Sony IMX662 comparison to my older ARC0130CS sensor-noise level comparison

Figure 1: Dark frame at 24 sec at 80 percent gain - ARC0130CS

Planetary Imaging with the Svbony new SV305C camera

So all these images shown below were all captured the same night in bad seeing conditions here in western Canada due to forest fire smoke in the air. We have a record year for forest fires here in Canada.  Yes everything also had a red color tinge due to this as well and I had to use Registax (for the planets) and Siril (for deep sky) to fix the color balance.  Capture frames for planetary and the moon are around 300 frames each using RAW 8 at a signifcantly slower framerate than under normal conditions due to having to up the exposure levels because of bad seeing conditions here creating dim images through the haze.  Basically testing this new Svbony SV305C camera through a haze of smoke in the upper atmosphere did not really allow me to test the frame rate properly.  Anyways just want to note this lets take a look at some examples.  Note I have included some interesting processing technique examples as well.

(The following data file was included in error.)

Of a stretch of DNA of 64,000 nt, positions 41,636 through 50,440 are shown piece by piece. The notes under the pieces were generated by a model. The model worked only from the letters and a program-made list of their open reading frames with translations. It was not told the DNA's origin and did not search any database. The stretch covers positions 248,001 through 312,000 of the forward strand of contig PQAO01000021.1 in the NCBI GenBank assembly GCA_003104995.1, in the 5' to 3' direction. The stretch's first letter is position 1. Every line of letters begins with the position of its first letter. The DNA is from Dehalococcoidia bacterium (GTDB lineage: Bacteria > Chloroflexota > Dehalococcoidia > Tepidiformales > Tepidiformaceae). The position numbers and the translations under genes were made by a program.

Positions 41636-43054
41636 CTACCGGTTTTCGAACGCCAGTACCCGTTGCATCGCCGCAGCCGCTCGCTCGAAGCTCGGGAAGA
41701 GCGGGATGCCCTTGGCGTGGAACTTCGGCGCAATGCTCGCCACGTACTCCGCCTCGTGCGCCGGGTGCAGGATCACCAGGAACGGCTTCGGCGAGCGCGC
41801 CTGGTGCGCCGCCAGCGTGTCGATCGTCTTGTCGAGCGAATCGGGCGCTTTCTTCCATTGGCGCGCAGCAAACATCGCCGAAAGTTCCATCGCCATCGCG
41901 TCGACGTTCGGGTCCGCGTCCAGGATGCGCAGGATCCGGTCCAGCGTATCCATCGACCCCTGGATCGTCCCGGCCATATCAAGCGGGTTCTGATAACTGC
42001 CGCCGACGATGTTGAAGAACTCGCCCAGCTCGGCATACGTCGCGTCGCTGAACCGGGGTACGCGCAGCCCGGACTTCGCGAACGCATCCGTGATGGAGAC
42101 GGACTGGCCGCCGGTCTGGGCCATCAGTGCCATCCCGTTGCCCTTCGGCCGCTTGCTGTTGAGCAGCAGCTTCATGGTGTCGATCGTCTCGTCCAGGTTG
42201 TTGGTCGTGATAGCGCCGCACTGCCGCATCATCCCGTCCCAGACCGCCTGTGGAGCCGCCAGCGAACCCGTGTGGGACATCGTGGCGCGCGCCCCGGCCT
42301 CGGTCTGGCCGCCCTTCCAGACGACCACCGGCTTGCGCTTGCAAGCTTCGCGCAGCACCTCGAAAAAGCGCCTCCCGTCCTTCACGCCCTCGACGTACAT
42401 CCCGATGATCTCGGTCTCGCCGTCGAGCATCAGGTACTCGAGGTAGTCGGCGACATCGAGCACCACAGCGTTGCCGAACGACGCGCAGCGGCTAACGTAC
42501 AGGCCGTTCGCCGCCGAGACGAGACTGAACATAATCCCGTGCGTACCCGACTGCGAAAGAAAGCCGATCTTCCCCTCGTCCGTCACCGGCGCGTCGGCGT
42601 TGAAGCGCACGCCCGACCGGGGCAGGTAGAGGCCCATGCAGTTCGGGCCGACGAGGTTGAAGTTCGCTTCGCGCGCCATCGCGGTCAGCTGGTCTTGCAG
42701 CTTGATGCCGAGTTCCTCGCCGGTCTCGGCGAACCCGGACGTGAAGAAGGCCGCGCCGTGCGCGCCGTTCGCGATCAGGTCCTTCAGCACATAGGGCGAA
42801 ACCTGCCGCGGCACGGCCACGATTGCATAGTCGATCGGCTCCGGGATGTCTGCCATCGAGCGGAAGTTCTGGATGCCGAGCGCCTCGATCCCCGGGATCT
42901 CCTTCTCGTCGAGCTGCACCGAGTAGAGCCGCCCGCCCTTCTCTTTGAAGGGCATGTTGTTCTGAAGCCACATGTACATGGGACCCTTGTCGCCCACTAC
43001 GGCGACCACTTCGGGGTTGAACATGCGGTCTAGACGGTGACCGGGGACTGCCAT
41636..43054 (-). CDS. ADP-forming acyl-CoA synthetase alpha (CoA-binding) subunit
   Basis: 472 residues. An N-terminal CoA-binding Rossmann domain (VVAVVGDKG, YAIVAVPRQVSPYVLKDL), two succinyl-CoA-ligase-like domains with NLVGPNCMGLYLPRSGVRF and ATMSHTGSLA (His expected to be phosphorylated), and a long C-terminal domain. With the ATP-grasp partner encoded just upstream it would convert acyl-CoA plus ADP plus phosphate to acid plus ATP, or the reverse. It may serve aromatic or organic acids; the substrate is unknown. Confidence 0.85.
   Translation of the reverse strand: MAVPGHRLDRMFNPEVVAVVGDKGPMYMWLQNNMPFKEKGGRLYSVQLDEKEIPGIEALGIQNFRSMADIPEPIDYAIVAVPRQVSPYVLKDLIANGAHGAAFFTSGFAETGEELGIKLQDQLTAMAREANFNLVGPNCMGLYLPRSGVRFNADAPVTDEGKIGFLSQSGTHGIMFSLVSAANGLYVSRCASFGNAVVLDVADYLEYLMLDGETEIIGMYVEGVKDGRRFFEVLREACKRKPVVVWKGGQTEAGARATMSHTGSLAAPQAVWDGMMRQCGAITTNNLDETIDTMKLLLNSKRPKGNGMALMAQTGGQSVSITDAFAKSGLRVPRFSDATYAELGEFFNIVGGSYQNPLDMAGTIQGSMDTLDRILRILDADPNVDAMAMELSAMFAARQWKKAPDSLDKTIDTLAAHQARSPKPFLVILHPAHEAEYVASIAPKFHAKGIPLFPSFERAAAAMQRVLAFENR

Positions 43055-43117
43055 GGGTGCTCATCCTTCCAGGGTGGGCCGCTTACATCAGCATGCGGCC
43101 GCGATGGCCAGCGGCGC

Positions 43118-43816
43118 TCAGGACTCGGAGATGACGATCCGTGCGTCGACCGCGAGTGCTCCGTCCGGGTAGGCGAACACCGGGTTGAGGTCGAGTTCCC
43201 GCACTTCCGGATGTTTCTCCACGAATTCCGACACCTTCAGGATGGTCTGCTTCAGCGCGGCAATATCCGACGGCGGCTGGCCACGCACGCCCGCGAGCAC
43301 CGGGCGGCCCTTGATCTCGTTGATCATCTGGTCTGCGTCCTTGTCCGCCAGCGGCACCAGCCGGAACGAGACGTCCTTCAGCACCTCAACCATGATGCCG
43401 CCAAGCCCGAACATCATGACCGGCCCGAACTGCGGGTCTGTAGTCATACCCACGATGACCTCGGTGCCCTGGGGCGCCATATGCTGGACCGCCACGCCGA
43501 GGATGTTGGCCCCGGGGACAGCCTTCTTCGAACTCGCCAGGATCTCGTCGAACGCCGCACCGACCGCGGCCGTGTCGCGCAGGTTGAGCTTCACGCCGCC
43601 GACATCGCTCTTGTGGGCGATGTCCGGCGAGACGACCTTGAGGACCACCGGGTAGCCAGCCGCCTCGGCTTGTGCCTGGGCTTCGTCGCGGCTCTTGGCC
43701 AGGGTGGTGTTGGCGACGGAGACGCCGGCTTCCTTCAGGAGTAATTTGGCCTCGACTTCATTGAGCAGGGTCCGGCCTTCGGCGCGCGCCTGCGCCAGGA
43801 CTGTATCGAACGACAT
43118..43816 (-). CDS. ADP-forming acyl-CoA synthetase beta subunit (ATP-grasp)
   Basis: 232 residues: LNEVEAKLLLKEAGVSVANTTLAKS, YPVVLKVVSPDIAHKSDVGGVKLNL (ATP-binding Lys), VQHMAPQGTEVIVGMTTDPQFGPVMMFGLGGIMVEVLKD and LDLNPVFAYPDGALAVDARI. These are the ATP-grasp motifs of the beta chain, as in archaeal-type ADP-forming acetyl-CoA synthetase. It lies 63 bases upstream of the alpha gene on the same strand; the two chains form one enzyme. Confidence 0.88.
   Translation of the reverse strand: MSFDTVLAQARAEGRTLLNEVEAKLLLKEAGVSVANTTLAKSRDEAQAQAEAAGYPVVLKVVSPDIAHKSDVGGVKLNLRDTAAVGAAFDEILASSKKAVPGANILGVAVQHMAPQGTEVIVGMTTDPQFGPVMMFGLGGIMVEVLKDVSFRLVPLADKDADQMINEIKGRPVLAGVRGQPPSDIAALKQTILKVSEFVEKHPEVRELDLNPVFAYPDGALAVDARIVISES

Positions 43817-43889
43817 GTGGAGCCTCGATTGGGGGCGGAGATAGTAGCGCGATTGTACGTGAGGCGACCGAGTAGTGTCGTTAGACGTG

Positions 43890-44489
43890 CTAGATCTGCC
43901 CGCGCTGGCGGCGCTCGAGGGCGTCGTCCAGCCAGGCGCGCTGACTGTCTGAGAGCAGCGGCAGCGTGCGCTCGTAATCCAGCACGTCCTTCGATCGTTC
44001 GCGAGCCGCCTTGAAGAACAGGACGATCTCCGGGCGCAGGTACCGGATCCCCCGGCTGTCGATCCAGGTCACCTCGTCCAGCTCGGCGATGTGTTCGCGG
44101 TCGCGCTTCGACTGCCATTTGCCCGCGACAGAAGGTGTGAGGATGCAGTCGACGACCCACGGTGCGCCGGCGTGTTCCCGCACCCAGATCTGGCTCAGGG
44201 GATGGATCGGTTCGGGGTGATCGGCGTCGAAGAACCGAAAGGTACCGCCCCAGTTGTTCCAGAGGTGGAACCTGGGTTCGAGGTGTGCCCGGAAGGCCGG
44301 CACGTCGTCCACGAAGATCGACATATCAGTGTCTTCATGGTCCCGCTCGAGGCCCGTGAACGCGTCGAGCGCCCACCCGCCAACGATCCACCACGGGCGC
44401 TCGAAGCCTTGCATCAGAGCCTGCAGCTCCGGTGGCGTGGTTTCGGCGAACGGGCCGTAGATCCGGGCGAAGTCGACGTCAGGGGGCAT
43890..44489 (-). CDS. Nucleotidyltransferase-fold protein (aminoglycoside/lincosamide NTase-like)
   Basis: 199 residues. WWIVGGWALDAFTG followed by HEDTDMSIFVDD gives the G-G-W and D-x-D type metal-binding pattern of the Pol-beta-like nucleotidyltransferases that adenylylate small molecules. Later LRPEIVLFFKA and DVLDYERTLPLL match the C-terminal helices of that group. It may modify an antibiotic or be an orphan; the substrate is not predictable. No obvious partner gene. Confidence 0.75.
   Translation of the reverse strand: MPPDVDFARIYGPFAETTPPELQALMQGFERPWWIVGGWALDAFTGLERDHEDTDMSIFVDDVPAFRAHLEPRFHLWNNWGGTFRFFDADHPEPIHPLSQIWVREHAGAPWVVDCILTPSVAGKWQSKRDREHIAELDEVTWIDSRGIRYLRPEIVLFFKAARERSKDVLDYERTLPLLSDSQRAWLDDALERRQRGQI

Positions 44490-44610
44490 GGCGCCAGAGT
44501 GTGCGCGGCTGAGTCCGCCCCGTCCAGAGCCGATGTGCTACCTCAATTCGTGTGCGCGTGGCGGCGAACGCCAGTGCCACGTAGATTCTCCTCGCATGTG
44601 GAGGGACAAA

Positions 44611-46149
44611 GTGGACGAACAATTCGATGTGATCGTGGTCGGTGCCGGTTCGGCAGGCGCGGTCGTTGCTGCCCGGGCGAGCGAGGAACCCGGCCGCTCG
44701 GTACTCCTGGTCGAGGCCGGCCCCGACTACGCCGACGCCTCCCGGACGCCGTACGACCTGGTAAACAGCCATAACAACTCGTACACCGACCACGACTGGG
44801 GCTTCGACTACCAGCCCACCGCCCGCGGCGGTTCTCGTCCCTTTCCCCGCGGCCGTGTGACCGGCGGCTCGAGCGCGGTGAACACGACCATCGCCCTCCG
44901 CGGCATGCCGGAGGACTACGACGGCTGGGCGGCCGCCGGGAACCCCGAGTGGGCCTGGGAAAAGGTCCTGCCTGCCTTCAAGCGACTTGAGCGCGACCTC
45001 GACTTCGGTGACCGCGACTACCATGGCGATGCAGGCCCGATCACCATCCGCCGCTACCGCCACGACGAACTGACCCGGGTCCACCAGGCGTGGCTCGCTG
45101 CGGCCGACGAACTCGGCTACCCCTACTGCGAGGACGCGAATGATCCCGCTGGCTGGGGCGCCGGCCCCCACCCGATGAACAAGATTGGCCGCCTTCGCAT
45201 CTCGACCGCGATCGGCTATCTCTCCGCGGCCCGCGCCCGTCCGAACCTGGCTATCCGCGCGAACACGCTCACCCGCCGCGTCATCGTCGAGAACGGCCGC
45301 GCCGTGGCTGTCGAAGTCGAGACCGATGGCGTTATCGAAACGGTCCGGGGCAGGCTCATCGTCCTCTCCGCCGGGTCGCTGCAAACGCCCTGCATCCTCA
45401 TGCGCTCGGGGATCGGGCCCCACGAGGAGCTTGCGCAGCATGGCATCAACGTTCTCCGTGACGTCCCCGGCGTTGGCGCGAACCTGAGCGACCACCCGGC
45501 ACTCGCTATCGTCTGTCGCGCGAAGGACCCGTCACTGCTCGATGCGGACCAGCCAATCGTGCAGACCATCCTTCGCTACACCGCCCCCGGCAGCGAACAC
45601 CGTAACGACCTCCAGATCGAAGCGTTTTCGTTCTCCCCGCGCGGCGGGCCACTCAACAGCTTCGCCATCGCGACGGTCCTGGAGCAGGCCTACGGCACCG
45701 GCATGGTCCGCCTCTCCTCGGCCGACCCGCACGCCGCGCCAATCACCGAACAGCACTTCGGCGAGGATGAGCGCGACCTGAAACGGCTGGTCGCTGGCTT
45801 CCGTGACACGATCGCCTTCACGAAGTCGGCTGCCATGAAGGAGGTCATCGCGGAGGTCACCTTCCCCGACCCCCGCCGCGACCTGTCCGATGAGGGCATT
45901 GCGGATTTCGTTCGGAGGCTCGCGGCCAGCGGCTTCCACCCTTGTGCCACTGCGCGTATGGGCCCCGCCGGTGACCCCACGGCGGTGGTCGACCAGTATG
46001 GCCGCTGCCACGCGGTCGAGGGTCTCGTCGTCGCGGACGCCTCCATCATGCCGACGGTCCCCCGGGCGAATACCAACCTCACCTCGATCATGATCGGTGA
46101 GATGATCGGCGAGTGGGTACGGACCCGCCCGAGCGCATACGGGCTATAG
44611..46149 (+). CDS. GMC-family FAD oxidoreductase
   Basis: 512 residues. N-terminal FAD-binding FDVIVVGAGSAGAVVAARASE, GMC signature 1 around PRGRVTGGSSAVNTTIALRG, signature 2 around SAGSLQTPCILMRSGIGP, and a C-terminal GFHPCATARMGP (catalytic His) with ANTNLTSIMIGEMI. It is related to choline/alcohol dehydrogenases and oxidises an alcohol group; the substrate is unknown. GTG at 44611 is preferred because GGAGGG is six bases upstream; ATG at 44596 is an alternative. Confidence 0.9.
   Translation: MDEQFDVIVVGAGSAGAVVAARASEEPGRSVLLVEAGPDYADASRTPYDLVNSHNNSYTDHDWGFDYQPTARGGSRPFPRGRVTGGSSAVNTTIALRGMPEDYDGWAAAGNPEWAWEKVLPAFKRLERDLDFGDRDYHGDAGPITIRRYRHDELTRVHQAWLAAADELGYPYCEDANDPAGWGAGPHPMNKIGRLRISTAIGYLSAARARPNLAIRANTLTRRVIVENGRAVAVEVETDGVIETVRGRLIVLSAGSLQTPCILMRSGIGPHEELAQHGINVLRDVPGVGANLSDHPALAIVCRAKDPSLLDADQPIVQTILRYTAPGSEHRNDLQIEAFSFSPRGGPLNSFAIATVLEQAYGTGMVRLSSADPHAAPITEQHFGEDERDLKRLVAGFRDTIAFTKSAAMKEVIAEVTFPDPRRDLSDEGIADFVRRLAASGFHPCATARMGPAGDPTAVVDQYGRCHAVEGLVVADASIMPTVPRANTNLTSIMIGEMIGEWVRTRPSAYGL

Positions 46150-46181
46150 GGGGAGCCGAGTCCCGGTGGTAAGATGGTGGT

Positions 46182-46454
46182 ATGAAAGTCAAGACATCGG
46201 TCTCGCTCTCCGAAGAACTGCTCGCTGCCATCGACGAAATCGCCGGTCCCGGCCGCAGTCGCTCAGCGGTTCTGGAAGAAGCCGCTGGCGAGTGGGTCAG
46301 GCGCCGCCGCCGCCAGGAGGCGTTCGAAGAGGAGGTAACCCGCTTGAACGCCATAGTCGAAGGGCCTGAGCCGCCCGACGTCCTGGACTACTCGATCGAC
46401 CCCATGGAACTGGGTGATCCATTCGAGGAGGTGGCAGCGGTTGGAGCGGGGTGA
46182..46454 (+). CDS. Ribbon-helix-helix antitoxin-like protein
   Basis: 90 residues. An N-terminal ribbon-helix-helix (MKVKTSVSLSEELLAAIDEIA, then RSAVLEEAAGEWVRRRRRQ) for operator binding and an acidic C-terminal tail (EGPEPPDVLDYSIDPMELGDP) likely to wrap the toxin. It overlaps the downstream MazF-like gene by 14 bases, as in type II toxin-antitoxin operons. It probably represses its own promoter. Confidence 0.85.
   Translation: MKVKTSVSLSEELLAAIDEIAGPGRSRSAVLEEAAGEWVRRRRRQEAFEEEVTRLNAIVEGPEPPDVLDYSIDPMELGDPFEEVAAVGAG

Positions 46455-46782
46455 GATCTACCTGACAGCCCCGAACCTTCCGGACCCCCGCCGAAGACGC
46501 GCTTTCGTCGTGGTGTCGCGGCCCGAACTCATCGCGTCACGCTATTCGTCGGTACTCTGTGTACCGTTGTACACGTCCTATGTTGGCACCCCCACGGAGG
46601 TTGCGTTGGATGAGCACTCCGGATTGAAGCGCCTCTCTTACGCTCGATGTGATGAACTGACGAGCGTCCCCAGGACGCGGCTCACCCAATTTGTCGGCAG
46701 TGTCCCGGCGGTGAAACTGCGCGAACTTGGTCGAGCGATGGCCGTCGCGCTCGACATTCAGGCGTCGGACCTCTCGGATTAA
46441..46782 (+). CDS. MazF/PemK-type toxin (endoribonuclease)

Scope Setup used

Figure 2: Celestron 102mm Mak (FL 1250mm) on Celestron Astrofi Goto Mount

Saturn and its wonderful Rings:


Figure 3a: Processing a stack image of Saturn using Registax

Figure 3b: Saturn and its Rings captured (altitude from horizon 15 degrees)

Beautiful Venus


Figure4a: Enlarging Venus captured using Wavesharp

Figure 4b: Venus in crescent phase captured (altitude from horizon 12 degrees)

Lunar closeup of the Moon


Figure 5: The Moon captured (altitude from horizon 25 degrees)

What do you think? You be the judge of some of the samples shown?  Looks pretty decent to me considering the conditions they were taken in and I am sure this new camera will even produce much better images with better color and detail under better seeing conditions.

Deep Sky Imaging with the Svbony new SV305C camera